State Rep. Chuck Clemons is appealing a federal judge’s decision not to toss out a lawsuit against him because he blocked a constituent from his official social media.
To compare, another federal judge has held that President Donald Trump‘s blocking of critics on Twitter is unconstitutional.
In February, Attwood, of Gainesville, had tweeted at Clemons to ask why he voted against a motion to take up debate on a bill to ban assault weapons.
“I was just trying to understand why my state representative didn’t support the assault weapon ban,” Attwood said in a statement. “I was shocked when he responded by blocking me from his accounts.”
His suit alleges Clemons engaged in viewpoint discrimination in violation of the First Amendment by excluding him from official social media accounts, or “otherwise publicly accessible forums.”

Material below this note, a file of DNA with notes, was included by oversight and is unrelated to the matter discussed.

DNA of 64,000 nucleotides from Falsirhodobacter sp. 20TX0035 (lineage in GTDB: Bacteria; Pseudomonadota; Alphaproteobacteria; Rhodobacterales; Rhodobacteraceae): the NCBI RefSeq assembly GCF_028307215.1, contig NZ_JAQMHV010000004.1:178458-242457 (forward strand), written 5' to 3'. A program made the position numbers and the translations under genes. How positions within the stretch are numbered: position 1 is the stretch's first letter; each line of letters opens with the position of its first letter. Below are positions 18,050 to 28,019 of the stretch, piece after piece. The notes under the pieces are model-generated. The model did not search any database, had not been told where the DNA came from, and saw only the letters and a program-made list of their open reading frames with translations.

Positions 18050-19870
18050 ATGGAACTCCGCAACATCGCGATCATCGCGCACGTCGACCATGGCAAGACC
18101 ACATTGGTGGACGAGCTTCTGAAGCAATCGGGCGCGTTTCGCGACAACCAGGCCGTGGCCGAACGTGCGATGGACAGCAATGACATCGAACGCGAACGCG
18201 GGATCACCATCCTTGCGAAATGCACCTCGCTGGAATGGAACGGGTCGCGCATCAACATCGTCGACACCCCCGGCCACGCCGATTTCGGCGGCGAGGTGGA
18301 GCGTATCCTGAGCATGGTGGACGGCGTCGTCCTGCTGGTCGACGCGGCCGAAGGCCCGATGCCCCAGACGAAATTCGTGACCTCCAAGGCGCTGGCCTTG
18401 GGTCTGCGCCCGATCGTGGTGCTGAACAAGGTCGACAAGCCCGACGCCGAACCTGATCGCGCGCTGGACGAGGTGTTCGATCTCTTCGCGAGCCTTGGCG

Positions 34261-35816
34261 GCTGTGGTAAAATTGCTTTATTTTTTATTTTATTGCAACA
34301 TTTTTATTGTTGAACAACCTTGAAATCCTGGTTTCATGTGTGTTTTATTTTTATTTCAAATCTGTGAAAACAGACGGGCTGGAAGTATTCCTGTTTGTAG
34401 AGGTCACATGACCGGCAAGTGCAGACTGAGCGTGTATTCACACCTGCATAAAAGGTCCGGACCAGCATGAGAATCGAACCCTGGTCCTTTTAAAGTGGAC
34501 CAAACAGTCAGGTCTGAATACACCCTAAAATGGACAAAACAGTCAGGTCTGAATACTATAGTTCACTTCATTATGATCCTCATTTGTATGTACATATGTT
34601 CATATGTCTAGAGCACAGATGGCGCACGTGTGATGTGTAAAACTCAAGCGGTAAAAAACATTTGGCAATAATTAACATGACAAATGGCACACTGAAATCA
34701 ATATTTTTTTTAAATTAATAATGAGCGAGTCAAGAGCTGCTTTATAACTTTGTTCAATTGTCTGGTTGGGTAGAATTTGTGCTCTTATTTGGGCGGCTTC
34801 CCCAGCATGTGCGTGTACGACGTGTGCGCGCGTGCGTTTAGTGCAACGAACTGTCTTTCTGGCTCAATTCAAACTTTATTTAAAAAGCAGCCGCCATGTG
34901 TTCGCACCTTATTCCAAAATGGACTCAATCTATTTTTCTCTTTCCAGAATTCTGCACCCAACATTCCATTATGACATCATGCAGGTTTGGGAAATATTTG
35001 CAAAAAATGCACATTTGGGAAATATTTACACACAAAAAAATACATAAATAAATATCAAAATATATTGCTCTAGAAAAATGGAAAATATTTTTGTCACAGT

Eric Lindstrom, another of Attwood’s attorneys, likened it to getting “kicked out of a public official’s town hall event … for asking a tough question.”
In an email earlier this year, Clemons countered that Twitter and Facebook “are not government entities, nor are pages paid for by government.”
“Any legislator, or any citizen, has the right to decide who they will or won’t allow to interact with them online,” he said. “I would no more allow someone to be hostile or abusive online than I would if they were standing on my front porch. This is still America and I feel confident that reason, common sense, and freedom will prevail.”
In part, Walker had said Clemons wasn’t immune against being sued because he “controlled his Facebook and Twitter accounts. He was responsible for blocking Attwood. Therefore, he was responsible for the challenged action.” Clemons is represented by Florida House general counsel Adam Tanenbaum.